Like many members, Harry Johnson remained an active member of his fraternity, and, from 2001 through 2004, he took a leadership role as national president of Alpha Phi Alpha. During his presidency, Johnson introduced a number of creative programs to build the fraternity's active membership and to develop its relationship to the community through mentorship and volunteering. He also helped coordinate the efforts of the black Greek system by participating in the National Pan Hellenic Council of Presidents, which includes the leadership of all nine historically black fraternities and sororities.
When Johnson left the presidency of Alpha Phi Alpha in 2004, it was to devote more energy to a project that was very near to the fraternity's heart. In 1984, one year after the establishment of the Martin Luther King national holiday, members of Alpha Phi Alpha had begun to work towards the creation of a national monument honoring the murdered civil rights leader. King was not only one of the most influential and visible leaders of the civil rights movement, but he had also been a member of Alpha Phi Alpha since attending graduate school at Boston University during the early 1950s. The members of Alpha Phi Alpha believed that a memorial honoring King's accomplishments and belief in non-violent resistance would be appropriate as the first African-American national monument.
It took many years of fundraising and lobbying, but in 1996, President Bill Clinton signed a bill proposing the monument, and in 1998 both houses of Congress passed a resolution authorizing four acres on the National Mall in Washington, DC, for the construction of the monument.
While serving as president of Alpha Phi Alpha, Johnson became dedicated to the creation of the memorial, and when he left the presidency of the fraternity, it was to take on the job of president and chief executive officer of the Martin Luther King, Jr. National Memorial Project Foundation. While still conducting his private law practice, Johnson continues to develop creative projects to publicize and raise funds for the memorial. Groundbreaking for the Martin Luther King, Jr. National Memorial is set for the end of 2006, and the monument, which will sit between the Jefferson and Lincoln Memorials on the National Mall, is scheduled to be completed in 2008.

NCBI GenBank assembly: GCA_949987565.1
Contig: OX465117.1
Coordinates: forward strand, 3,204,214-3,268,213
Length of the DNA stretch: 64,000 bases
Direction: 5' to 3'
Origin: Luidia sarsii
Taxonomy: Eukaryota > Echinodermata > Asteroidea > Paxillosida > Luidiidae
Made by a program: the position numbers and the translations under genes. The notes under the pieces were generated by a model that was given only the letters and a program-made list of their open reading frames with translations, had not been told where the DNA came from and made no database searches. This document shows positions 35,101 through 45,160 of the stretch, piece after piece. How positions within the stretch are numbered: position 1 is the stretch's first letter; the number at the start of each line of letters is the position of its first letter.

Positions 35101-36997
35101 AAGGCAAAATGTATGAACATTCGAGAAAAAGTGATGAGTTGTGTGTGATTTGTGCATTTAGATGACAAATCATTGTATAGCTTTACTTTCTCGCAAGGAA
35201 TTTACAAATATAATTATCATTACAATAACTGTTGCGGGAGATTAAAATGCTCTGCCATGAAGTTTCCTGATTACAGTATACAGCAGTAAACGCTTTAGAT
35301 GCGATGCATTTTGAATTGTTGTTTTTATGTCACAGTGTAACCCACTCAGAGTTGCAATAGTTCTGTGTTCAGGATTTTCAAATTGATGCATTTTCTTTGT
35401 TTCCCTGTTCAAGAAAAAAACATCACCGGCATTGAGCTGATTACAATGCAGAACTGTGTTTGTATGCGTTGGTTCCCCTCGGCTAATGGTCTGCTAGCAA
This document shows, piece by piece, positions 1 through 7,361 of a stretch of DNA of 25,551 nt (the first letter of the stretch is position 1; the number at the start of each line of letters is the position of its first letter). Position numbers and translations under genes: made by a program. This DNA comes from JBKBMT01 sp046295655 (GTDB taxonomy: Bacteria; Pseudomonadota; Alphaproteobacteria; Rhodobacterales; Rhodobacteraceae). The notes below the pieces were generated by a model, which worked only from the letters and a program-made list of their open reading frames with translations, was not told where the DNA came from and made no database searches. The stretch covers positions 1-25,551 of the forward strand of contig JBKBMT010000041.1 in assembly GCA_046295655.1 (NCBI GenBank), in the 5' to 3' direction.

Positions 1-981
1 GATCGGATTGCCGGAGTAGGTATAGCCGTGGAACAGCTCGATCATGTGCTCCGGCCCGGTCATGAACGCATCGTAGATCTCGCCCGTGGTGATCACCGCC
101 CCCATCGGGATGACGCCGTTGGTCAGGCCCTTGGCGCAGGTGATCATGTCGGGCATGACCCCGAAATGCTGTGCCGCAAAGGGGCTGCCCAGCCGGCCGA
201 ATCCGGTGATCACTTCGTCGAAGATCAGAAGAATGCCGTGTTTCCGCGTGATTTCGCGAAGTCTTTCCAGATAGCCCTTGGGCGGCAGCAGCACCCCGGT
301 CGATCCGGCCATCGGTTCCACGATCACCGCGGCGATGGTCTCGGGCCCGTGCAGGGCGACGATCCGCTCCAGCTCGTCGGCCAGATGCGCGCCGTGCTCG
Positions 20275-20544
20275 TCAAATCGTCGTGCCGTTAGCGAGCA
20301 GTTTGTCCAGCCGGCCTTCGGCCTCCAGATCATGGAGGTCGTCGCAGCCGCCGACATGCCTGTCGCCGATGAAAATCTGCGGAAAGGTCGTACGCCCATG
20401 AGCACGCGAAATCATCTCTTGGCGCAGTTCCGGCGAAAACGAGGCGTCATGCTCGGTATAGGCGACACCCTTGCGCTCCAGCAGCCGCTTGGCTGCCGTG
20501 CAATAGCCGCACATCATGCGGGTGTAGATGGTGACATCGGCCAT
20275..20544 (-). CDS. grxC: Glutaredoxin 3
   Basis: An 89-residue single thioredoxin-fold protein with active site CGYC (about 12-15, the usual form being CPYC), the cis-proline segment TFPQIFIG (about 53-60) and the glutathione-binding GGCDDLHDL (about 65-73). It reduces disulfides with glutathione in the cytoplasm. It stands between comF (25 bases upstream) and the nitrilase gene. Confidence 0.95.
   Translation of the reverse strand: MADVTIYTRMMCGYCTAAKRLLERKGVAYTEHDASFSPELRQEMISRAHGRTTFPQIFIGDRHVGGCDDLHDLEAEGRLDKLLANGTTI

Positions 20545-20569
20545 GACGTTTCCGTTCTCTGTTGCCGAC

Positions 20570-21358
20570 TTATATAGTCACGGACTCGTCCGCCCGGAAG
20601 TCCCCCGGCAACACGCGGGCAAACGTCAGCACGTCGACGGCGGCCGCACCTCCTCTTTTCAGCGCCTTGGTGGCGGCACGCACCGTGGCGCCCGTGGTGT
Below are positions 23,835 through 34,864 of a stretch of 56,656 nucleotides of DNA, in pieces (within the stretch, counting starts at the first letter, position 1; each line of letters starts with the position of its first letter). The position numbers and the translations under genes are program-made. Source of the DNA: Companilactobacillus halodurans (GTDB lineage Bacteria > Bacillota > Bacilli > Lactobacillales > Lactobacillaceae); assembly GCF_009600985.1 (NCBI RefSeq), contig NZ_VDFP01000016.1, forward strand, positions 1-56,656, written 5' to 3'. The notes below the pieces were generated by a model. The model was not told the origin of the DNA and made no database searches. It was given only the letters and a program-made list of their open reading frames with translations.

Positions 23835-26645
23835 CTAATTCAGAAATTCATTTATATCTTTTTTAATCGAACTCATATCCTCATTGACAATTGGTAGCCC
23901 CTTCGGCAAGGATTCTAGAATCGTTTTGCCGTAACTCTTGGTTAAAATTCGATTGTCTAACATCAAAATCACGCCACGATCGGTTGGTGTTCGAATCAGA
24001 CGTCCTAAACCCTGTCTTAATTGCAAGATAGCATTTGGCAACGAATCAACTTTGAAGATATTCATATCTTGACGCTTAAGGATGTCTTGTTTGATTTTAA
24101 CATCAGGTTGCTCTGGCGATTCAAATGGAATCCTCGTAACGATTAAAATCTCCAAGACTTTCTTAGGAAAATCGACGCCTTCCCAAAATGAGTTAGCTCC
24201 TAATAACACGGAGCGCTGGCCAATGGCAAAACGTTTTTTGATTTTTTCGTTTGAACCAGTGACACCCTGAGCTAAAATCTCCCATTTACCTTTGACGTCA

At a Glance …
Born Harry Edward Johnson on September 29, '1954, in St. Louis, Missouri; married Karen, 1980; children: Jennifer, Harry, Jr. and Nicholas. Education: Xavier University, BA, political science, 1977; Thurgood Marshall School of Law, Texas Southern University, JD, 1986.
Career: Private law practice, 1986–; Thurgood Marshall School of Law, Texas Southern University, adjunct professor of law, 2000–04; Martin Luther King, Jr. National Memorial Project Foundation, president and chief executive officer, 2005–.
Selected memberships: National Bar Association; American Bar Association; National Association for the Advancement of Colored People; Alpha Phi Alpha, national president, 2001–2004; Big Brothers and Big Sisters, National Board of Directors, 2001–.
Addresses: Office—7457 Harwin Drive, Suite 390, Houston, TX 77036.
Brown, Tamara L. with Gregory S. Parks and Clarenda M. Phillips, editors, African-American Fraternities and Sororities: The Legacy and the Vision, University of Kentucky Press, 2005.
Jet, December 4, 2000, p. 46.
Oakland Post, February 20, 2002, p. 4.
Sacramento Observer, November 24-November 30, 2005, p. G1.
"Executive Staff," Build the Dream, www.mlkmemo-rial.org/site/c.hkIUL9MVJxE/b.1190565/k.A274/Executive_Staff.htm (March 15, 2006).
"Harry E. Johnson, Esquire," GM, www.gm.com/company/gmability/community/mlk/news/bios/johnson_bio.html (March 15, 2006).
"Interview with Harry E. Johnson," Tavis Smiley Show: PBS, www.pbs.org/kcet/tavissmiley/archive/200502/20050210_transcript.html (March 15, 2006).
"Meet Some of the MLK 'Dream Builders': Keeping the Dream Alive for the Ages," Onyx Magazine Online, www.onyxmagazine.com/aspx/feature_mlkmemorial.aspx (March 15, 2006).
Information for this profile was obtained through an interview with Harry E. Johnson on March 20, 2006.